“When I wear the hijab it empowers me as a woman and I know that’s contrary to what a lot of people think about the hijab. They think that it oppresses you but I think that it is empowering because I don’t feel the need to show my body in order to be heard,” Sarah Kawamleh said.
Sarah started wearing the hijab at the age of 12. Sarah is Syrian American and a freshmen studying Law and Public Policy. She was born in New Orleans. Growing up in a Muslim household, her faith has been a key part of her identity. As a young girl, Sarah knew the importance of wearing the hijab and now as a young woman she finds it empowering.
“It helps me gain my confidence in any situation,” she said. “There is so much going on right now with the media, Islamophobia and everything. It is overwhelming. I am not going to hide the fact but I think now more than ever we need to show who true Muslims are. It is almost an obligation on my part that I didn’t necessarily think was going to be the case,” she said.
With the raise of Islamophobia Sarah understands the fear her fellow Muslims have and some may want to shy away from wearing the hijab for their safety. Like many Muslims millennials, Sarah is going through experiences that past generations did not have to deal with in this magnitude. There is a pressure to always put their best self forward and always stay positive.
This is the same pressure sophomore Yassmin Fashir faces although she sees this pressure as a responsibility. When a young woman decides to wear a hijab it is a visual representation of her religion. Her religious identity is shown in a physical form. Whereas for many their religious identity is not shown unless they make it known.
“It’s no longer an invisible identity. It becomes visible. That comes with a whole new set of discrimination and prejudice that you have to evade and live life through,” she said. “Sometimes it makes you stronger and other times it gets very tiring.”
Yassmin actively speaks out against discrimination and her life experiences taught her why it is importance to speak out. Yassmin was born in Darfur, Sudan but has lived in Indiana for most of her life. Her family is originally from Sudan and moved to the United States in 1998 because of the political conflict. They gained refugee status and relocated to Indiana. Living life as a young black Muslim woman, Yassmin has experienced discrimination and understands the importance of speaking out. She believes the best way to fight discrimination is staying true to one’s morals and virtue. She does this by wearing her hijab.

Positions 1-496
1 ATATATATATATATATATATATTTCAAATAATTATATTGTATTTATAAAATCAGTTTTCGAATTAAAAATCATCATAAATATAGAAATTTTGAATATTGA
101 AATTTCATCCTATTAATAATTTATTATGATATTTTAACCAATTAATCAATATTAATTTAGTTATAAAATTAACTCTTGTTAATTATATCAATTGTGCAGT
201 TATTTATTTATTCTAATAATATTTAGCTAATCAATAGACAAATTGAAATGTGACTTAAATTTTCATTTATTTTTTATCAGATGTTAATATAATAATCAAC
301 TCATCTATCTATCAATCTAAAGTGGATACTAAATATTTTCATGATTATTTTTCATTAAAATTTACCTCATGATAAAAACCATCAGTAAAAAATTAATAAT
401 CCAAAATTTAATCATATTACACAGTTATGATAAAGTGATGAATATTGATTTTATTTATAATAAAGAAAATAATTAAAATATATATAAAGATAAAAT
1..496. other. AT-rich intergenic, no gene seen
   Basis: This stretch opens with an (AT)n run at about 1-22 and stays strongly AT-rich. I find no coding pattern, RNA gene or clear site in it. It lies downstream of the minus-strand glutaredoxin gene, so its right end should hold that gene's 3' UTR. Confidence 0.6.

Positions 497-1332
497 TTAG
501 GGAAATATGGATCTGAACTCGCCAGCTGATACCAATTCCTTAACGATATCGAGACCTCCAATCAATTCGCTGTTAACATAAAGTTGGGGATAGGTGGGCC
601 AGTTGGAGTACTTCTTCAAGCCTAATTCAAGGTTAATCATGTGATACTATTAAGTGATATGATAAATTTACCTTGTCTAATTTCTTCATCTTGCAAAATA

“It’s very different for every Muslim woman and it is also very different culturally,” she said. “For me, it is a symbol of modesty. It is very feminist because you are not going to judge me based on how I look...I am more than that.”
Yassmin explains Muslims are very diverse and not everyone that practices Islam is from the Middle East. There are Muslims all over the world with different cultures. This difference in cultures can be seen in how Muslim women style their hijab.
When it comes to styling her hijab, Cigdem Meral considers her culture and personal taste. Cigdem is a graduate student from Istanbul, Turkey. She starting wearing the hijab when she was 19. She made the decision to start wearing the hijab with her best friend and she believes that made the experience more enjoyable. Outside of her studies Cigdem is a designer. Back in Turkey, she designed and created a lot of her own clothes. She loves finding ways to incorporate her hijab into her daily style.
“If I do not feel comfortable in a piece of clothing I will not wear that,” she said. “Sometimes I am using different kinds of hijab styles and I may get criticism for it.”
Cigdem mostly wears her hijab in a turban style. Some people in the Muslim community prefer the traditional styles of wearing the hijab, which drapes down. There are many opinions in how Muslim women should wear their hijabs. Some believe as long as a Muslim woman is covering her hair and staying true to her faith, that is what is important. The mixture of culture and religion causes a lot of differences in opinions.
“I think at that age, it was more of a culture thing. Yeah, I knew I’m Muslim. I knew it was a Muslim practice but it was also because I’m in an environment where it’s expected of me,” Sabren Abdulwahab said. “As I got older, like I have never taking off the hijab since but I have kinda just learned what it meant. To wear the hijab and not know the meaning of the hijab is extremely problematic. My dad always said, ‘If you wear hijab you need to know why. You need to know for yourself because people are going to ask you and want to know your opinion.’”
Sabren is a sophomore. She is Ethiopian American and was born in SeaTac, Washington. She moved to Indiana at the age of seven. She started wearing the hijab a few years after. Sabren wanted to wear the hijab when she started her new school. She grew up admiring her mother and older sister. When it was time for her to also wear a hijab, it was nothing new to her and she looked forward to it.
“For me wearing the hijab is me taking control of my own body. I think I am privatizing what I have and who can see that and it makes me know who I am on the inside. I don’t feel the pressure to have to conform,” Sabren said. “A lot of the time in our society a woman’s worth is equated with what she shows or what her beauty is and I feel like when I wear my hijab I am getting rid of those factors.”
Sarah, Yassmin, Cigdem and Sabren wear their hijabs as a symbol of the pride and comfort they have in their religion. They have fun with their hijabs and incorporate into their personal style. It is a part of their overall identity. A part of their identity they wear everyday.